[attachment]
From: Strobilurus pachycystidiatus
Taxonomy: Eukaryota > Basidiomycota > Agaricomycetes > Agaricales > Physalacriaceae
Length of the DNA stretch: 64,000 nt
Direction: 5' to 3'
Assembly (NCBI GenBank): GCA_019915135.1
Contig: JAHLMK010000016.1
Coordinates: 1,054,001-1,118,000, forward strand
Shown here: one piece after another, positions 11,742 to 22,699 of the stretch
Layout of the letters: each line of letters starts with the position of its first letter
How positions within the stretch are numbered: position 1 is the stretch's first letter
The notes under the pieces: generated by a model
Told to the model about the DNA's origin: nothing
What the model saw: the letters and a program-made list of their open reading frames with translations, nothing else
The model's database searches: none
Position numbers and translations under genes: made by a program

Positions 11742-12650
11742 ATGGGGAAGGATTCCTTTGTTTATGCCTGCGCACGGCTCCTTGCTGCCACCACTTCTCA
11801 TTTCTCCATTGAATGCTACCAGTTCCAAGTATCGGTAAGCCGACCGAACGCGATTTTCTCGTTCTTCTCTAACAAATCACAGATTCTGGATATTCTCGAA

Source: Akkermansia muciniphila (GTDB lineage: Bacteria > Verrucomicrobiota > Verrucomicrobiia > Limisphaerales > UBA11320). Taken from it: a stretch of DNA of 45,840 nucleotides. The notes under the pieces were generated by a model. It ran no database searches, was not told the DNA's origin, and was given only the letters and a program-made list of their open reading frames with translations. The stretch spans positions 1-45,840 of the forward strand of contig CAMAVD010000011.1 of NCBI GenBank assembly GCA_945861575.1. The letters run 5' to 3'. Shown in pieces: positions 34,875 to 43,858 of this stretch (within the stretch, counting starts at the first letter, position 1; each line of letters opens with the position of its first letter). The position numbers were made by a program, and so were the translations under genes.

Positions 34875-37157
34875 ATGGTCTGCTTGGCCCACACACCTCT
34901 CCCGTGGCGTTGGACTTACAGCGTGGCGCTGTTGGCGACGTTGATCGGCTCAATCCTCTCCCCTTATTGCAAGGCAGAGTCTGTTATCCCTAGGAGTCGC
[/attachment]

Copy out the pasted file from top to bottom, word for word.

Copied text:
From: Strobilurus pachycystidiatus
Taxonomy: Eukaryota > Basidiomycota > Agaricomycetes > Agaricales > Physalacriaceae
Length of the DNA stretch: 64,000 nt
Direction: 5' to 3'
Assembly (NCBI GenBank): GCA_019915135.1
Contig: JAHLMK010000016.1
Coordinates: 1,054,001-1,118,000, forward strand
Shown here: one piece after another, positions 11,742 to 22,699 of the stretch
Layout of the letters: each line of letters starts with the position of its first letter
How positions within the stretch are numbered: position 1 is the stretch's first letter
The notes under the pieces: generated by a model
Told to the model about the DNA's origin: nothing
What the model saw: the letters and a program-made list of their open reading frames with translations, nothing else
The model's database searches: none
Position numbers and translations under genes: made by a program

Positions 11742-12650
11742 ATGGGGAAGGATTCCTTTGTTTATGCCTGCGCACGGCTCCTTGCTGCCACCACTTCTCA
11801 TTTCTCCATTGAATGCTACCAGTTCCAAGTATCGGTAAGCCGACCGAACGCGATTTTCTCGTTCTTCTCTAACAAATCACAGATTCTGGATATTCTCGAA

Source: Akkermansia muciniphila (GTDB lineage: Bacteria > Verrucomicrobiota > Verrucomicrobiia > Limisphaerales > UBA11320). Taken from it: a stretch of DNA of 45,840 nucleotides. The notes under the pieces were generated by a model. It ran no database searches, was not told the DNA's origin, and was given only the letters and a program-made list of their open reading frames with translations. The stretch spans positions 1-45,840 of the forward strand of contig CAMAVD010000011.1 of NCBI GenBank assembly GCA_945861575.1. The letters run 5' to 3'. Shown in pieces: positions 34,875 to 43,858 of this stretch (within the stretch, counting starts at the first letter, position 1; each line of letters opens with the position of its first letter). The position numbers were made by a program, and so were the translations under genes.

Positions 34875-37157
34875 ATGGTCTGCTTGGCCCACACACCTCT
34901 CCCGTGGCGTTGGACTTACAGCGTGGCGCTGTTGGCGACGTTGATCGGCTCAATCCTCTCCCCTTATTGCAAGGCAGAGTCTGTTATCCCTAGGAGTCGC